Homeless Terms To Know – Permanent Housing

“Permanent Housing” is another of those phases used in the homelessness industry that isn’t exactly what it sounds like.    Although permanency is the goal in getting a homeless person off the streets, the word “housing” betrays other intentions.   “Housing” never means “home”.  Housing is always a facility or a program run by some organization.   And whenever a homeless person is living in such a facility or program, they are under additional obligations to the organization besides just paying rent.

For a truly non-homeless person, the only obligation they are under to maintain a home is to pay rent in a timely manner.  But in a “permanent housing” situation, the person not only must pay rent but also meet other requirements as placed on them by the organization.  Failure to meet these other obligations can lead to eviction.  Therefore the “permanent” part is an illusion – so is any sense of real independence.

The phrase “permanent housing” is language manipulated to make the situation sound better than it really is.  It is a way for the homeless industry to appear as though it has solved homelessness.   Actually it is glorified shelter living made permanent.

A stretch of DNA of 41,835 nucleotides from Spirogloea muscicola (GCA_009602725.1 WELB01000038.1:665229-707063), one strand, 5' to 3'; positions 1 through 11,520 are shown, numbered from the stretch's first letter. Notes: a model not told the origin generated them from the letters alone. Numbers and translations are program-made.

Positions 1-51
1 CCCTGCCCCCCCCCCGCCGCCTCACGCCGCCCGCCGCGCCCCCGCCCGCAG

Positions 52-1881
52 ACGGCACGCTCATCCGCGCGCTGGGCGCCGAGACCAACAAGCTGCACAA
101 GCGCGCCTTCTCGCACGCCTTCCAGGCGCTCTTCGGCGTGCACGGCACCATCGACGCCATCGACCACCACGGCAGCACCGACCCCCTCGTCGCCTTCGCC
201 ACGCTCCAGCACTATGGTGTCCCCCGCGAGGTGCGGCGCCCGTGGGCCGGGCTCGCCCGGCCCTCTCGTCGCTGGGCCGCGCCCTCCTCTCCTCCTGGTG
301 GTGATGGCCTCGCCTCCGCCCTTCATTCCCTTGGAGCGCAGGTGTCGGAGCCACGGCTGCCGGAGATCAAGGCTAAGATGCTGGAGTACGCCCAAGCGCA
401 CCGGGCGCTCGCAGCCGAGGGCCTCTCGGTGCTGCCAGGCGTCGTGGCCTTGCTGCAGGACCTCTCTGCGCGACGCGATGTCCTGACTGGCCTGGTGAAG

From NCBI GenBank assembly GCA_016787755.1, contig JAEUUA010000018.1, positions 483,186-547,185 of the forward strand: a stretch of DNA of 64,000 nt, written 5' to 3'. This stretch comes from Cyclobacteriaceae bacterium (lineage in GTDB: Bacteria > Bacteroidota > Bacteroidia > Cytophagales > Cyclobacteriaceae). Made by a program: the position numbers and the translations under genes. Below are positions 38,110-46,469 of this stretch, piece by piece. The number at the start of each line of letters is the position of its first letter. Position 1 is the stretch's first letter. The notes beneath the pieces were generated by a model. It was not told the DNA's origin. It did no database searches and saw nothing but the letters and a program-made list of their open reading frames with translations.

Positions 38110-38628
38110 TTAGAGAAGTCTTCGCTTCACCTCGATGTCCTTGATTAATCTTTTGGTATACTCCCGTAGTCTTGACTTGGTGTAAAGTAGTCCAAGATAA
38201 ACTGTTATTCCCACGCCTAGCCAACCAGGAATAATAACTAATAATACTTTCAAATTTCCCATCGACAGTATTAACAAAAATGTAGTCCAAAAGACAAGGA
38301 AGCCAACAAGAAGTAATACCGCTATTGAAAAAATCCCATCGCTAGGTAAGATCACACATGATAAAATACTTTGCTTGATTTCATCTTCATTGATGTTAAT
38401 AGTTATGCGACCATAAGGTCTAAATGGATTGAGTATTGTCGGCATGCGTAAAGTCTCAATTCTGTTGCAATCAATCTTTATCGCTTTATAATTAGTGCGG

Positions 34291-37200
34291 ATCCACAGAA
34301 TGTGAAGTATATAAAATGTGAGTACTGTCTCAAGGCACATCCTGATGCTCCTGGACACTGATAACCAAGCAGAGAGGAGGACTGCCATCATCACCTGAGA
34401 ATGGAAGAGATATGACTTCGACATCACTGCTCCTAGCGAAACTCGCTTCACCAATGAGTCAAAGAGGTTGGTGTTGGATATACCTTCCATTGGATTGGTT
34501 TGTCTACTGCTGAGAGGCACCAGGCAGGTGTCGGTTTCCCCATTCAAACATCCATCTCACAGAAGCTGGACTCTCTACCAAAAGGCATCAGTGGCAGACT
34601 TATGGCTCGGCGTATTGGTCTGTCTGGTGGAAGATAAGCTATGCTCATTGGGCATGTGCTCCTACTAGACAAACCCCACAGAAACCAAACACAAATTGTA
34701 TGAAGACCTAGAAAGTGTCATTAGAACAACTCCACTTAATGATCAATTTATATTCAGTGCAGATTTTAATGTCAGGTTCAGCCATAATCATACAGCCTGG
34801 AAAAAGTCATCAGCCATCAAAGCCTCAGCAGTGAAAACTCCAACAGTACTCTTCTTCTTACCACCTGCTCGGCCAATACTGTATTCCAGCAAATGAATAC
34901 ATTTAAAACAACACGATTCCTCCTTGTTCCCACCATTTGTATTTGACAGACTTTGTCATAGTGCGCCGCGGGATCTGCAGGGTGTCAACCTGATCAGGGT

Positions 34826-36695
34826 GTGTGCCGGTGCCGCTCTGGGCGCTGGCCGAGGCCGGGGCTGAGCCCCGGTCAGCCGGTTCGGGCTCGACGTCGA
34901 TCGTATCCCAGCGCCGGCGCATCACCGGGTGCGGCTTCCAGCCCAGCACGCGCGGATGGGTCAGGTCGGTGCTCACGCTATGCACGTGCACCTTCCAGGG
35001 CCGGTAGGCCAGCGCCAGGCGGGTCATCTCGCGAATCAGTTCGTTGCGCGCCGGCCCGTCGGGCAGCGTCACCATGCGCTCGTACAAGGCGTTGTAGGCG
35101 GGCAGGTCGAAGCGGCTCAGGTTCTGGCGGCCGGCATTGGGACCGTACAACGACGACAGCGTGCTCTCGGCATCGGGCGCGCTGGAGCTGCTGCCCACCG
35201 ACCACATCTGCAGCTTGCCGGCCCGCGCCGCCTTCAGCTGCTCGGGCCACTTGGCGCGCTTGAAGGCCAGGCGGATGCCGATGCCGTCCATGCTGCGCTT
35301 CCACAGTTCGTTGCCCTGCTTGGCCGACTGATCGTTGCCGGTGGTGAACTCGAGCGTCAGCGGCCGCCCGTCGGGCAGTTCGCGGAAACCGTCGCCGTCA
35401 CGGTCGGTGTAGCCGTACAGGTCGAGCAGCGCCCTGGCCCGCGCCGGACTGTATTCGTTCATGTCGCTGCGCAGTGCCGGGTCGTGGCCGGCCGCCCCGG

Sometimes, though, when someone says “permanent housing”, they are really referring to permanent supportive housing.

The last time I had a place to live, it was part of Nashville’s poorly designed “Housing First” program – although, come to think if it, I don’t think the city actually called it that.   Many agencies were involved and to qualify I had to jump through all the hoops these many different agencies set up.  At one point even my Senator had to be called-in to get the deal finished.   Once I had the place, an SRO in a small building full of other homeless people, not only did I have to pay a monthly rent, I had to constantly be in conformity with standards set by two different agencies – HUD’s Section 8 program, and with the company which owned  the building I lived in.   The landlord was receiving many different grants from different government and charitable agencies, so I had to allow my landlord to use my personal information in qualifying for these grants – even though I did not personally benefit from them.   My income, my living situation, everything about me was inspected, and if I was not within expected grant parameters I could have been evicted.    With my anxiety issues, this process was always difficult and stressful.  After 5 years of it, I’d had enough.  I stopped participating, and was evicted.

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About Kevin Barbieux

I have been diagnosed as being chronically homeless. I write about my experiences and opinions of being homeless
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